The price of property coming to market falls by an average of 1.7% (-£5,222) this month. It is the norm for new seller asking prices to fall at this time of year to attract buyers who are increasingly distracted by the run-up to Christmas. However, this is the largest drop in the month of November since 2012. The backdrop of cooling markets in the south and in the upper price sectors, combined with the political uncertainty, has resulted in new sellers lowering their asking price aspirations earlier than usual. Encouragingly, slightly more sales have been agreed than in the same period a year ago.
Miles Shipside, Rightmove director and housing market analyst comments: “New sellers and their agents are reacting to market forces and lowering their pricing aspirations by more and sooner than usual. Stretched buyer affordability and the cooling markets in the south and in upper price brackets have combined with the ongoing political uncertainty to change pricing optimism into pricing realism. This is a welcome effort by sellers to minimise the usual pre-Christmas market slowdown. Some new-to-the-market sellers and their agents have acted early to try to improve the buying mood and avoid the traditional “buyer humbug” dislike of Christmas housing activity.”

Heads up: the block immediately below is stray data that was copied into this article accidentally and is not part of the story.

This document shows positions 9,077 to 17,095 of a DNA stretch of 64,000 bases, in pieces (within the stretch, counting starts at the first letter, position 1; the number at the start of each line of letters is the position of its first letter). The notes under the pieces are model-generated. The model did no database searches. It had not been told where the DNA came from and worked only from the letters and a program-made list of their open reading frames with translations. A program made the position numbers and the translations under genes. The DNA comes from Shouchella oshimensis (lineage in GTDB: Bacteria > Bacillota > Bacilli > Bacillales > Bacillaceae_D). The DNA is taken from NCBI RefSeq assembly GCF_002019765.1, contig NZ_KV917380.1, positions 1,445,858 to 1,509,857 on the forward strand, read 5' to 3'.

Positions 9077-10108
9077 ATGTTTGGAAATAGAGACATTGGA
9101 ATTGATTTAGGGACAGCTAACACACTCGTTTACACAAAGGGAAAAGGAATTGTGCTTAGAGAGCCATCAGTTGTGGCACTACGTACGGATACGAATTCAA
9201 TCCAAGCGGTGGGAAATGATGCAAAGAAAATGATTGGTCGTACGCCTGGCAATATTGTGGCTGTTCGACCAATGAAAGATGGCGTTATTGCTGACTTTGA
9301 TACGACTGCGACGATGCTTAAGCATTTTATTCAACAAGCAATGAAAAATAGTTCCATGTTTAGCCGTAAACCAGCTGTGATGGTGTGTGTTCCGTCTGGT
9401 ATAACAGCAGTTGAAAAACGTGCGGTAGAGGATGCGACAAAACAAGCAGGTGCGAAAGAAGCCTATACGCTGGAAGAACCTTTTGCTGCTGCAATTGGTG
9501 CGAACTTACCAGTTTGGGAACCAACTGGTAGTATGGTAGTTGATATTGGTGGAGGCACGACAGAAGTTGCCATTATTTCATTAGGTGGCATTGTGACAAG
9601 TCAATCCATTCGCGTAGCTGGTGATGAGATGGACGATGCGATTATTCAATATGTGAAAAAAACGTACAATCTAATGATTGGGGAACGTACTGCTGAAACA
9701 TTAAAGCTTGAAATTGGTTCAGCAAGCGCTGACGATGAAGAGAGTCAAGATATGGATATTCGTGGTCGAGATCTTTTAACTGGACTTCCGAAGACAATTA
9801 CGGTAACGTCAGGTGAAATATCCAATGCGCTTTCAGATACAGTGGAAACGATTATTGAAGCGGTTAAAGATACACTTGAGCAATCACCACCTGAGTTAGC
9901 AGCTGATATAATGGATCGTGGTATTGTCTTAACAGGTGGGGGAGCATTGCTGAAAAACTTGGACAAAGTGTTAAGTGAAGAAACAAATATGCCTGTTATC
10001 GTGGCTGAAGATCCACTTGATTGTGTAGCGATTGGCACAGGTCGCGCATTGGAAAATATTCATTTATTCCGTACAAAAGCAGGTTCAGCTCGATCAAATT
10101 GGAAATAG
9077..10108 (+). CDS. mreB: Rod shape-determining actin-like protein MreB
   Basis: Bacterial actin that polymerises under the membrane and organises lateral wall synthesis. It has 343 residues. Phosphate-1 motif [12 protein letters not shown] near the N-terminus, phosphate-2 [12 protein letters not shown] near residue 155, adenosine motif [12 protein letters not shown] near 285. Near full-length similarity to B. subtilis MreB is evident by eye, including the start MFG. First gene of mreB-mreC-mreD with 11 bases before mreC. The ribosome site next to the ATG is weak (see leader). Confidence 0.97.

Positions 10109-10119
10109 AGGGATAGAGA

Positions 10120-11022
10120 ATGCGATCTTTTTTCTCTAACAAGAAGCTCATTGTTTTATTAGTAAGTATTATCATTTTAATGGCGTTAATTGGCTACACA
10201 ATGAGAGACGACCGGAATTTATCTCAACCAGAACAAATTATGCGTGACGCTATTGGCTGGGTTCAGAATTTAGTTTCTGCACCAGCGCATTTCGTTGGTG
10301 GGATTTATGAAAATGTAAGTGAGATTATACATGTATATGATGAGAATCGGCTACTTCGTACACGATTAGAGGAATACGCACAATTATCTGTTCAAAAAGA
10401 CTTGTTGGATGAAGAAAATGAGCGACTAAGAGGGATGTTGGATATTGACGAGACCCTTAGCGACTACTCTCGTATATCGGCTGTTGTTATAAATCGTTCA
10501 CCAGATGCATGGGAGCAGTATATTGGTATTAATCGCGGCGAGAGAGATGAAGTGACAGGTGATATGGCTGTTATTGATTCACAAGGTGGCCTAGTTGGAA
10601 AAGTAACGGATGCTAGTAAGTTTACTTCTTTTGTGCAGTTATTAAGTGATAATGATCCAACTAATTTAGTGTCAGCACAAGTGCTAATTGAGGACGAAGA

All regions see a monthly fall in the price of property coming to market, with most of the largest falls in the south. The largest monthly faller is the South East with an average 2.1% fall (-£8,647). Some of the more expensive towns in the London commuter belt which had seen over 40% price rises since 2011 unsurprisingly have significant price falls. London new seller asking prices drop too by 1.7% (-£10,793), though this is not unexpected since the capital generally sees greater seasonal price volatility than the rest of the country.
Shipside observes: “Seven years ago price rises started rippling out from the capital into the commuter belt in the South East. That ripple effect has now been reversed, with some of the London market price re-adjustment reverberating out into the commuter belt. New sellers of property now coming to market in this region have belatedly lowered their price sights. Higher end former hot-spot towns are now among the biggest annual fallers with Rickmansworth (-7.1%), Esher (-6.4%) and Gerrards Cross (-6.0%) now cold spots following price rises of nearly 40% over the seven preceding years.”